Entering Chichén Itzá, the visitor is immediately confronted with a pyramid so striking it encapsulates what most of us think of when we think of Mesoamerican ruins. But El Castillo is more than just a perfect pyramid, it is actually a giant representation of the Mayan calendar.

The sprawling site of Chichén Itzá is so large and impressive, it spans two civilizations. It was originally a late Classic Mayan site, but the population declined around the 9th century. Then it was invaded by Toltecs from the north. The architecture of Chichén Itzá reflects both of these cultures; our old friend Chac Mool (the Mayan rain god) sits besides the invading Quetzalcóatl (the plumed-serpent god of the Mexican highlands).


Frank Kovalchek's photo of El Castillo at Chichén Itzá.

The iconic “El Castillo”. Notice the serpent heads at the bottom of the stairs. Photo by Frank Kovalchek.

Carved serpents heads decorate the bottom of the staircase of El Castillo.  During the spring and autumn equinoxes, shadows on the stairs make the image of a slithering serpent. This affect is re-created every evening at the sound and light show.  (You can buy your ticket and attend the show the night before you visit the ruins.)

OliBac's photo of Chac Mool at Chichén Itzá.

The Mayan Rain God – Chac Mool, holds a bowl or tray. Is it for receiving sacrificed hearts? Photo by OliBac.

El Castillo is not the only remarkable structure at Chichén Itzá. An unusually shaped building called El Caracol (Spanish for the snail) is believed to have served as an observatory. The ancient Maya didn’t need a swiveling dome to use with a high-powered telescope, but the shape of El Caracol is oddly reminiscent of modern-day observatories. If you haven’t explored the fascinating subject of archeoastronomy, this might be the time start.

Jim G's photo of the observatory at Chichén Itzá.

“El Caracol” – the observatory at Chichén Itzá. Photo by Jim G.

To give you an idea of how immense the site is, Chichén Itzá includes, eight (yes, eight!) ball courts. The Great Ball Court is the largest in Mexico. From what we are told, the game entailed hitting (perhaps with the hips) a hard rubber ball through stone hoops which protrude from the sides of the court. It doesn’t look easy. Various carvings have lead scholars to speculate that the losers (or perhaps the winners depending on who you listen to) of the ball game were later sacrificed. No pressure there!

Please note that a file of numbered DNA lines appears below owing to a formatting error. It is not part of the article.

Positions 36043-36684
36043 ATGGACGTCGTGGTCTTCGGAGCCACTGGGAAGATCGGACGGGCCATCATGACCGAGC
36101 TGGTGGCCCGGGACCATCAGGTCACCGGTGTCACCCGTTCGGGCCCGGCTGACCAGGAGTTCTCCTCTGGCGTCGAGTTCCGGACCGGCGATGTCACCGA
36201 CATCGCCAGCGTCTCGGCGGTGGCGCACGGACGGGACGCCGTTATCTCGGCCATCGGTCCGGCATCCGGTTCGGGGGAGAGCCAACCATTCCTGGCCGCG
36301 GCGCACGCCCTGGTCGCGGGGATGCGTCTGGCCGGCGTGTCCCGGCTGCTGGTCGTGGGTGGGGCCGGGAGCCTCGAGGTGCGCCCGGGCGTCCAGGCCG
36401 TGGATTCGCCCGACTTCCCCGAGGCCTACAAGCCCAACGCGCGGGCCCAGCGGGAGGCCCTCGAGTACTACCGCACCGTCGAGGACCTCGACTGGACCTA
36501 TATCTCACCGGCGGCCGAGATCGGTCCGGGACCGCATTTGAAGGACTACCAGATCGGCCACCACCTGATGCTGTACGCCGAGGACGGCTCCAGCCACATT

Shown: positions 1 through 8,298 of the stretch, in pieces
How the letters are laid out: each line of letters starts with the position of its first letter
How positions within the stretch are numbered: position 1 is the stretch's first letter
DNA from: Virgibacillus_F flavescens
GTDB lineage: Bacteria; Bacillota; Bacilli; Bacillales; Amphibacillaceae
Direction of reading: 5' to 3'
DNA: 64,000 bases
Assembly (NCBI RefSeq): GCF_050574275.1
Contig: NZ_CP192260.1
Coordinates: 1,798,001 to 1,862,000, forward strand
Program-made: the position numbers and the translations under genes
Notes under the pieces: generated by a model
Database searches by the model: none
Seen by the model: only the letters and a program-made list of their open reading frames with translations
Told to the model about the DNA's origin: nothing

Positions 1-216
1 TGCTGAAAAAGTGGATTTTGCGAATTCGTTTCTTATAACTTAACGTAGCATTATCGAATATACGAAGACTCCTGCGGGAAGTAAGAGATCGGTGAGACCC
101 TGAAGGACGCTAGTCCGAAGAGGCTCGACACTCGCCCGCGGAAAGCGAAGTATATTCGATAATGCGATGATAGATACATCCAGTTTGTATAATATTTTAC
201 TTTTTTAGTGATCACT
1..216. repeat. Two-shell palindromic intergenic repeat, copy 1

Brian Snelson's photo of the Great Ball Court at Chichén Itzá.

Does the Latino love of fútbol (soccer) date to preColumbian times? Photo by Brian Snelson.

Surviving Chichén Itzá

Chichén Itzá’s big. It’s hot and crowded and doesn’t have much to offer in the way of shade (though the museum offers a bit of respite from the relentless sun). My recommendation is to get here early, scour the ruins for a few hours and then (keeping your ticket) leave through the rear exit and walk 3km east to Ik Kil park, where a lovely cenote (lime stone sink hole-turned swim pool) is just waiting to cool you off. After a refreshing dip, you’ll be ready for a few more hours exploring Chichén Itzá.

I had done all the tasks I could think of, been to the internet café, caught up on my journal, lingered over dinner and chatted with other travelers while enjoying my two beers.  Exhausted from the day’s sight-seeing, I was ready to relax.  I crossed my fingers and prepared to look at my watch, hoping it would be a semi-respectable hour to go to bed.  Crap! Only seven-thirty!

There’s a lot to be said for being early to bed and early to rise. But if you’re too early to bed, then your body might want to rise at four in the morning, when there’s not a lot to do, nor light to do it in.  A single person, who doesn’t want to drink themselves into oblivion, is often at a loss for nighttime travel activities.  Here are a few strategies for filling the evening hours:

1)    First the obvious nighttime travel activities- reading, writing and ready-ing.  Reading is of course the obvious answer to the question of how to fill the evenings.  Where as in normal life, the problem is so many books so little time, traveling one often finds themselves with an abundance of time and shortage of books.  This isn’t always a bad thing.  In desperation I sometimes read books I wouldn’t typically choose, and discover that I like them.  My criteria goes from “nonfiction or historical fiction” to “written in English.” Lately, I’ve even learned to let that criteria go, realizing that if I bring a book written in Spanish (a language I will spend the rest of my life trying to master) it will last me twice as long.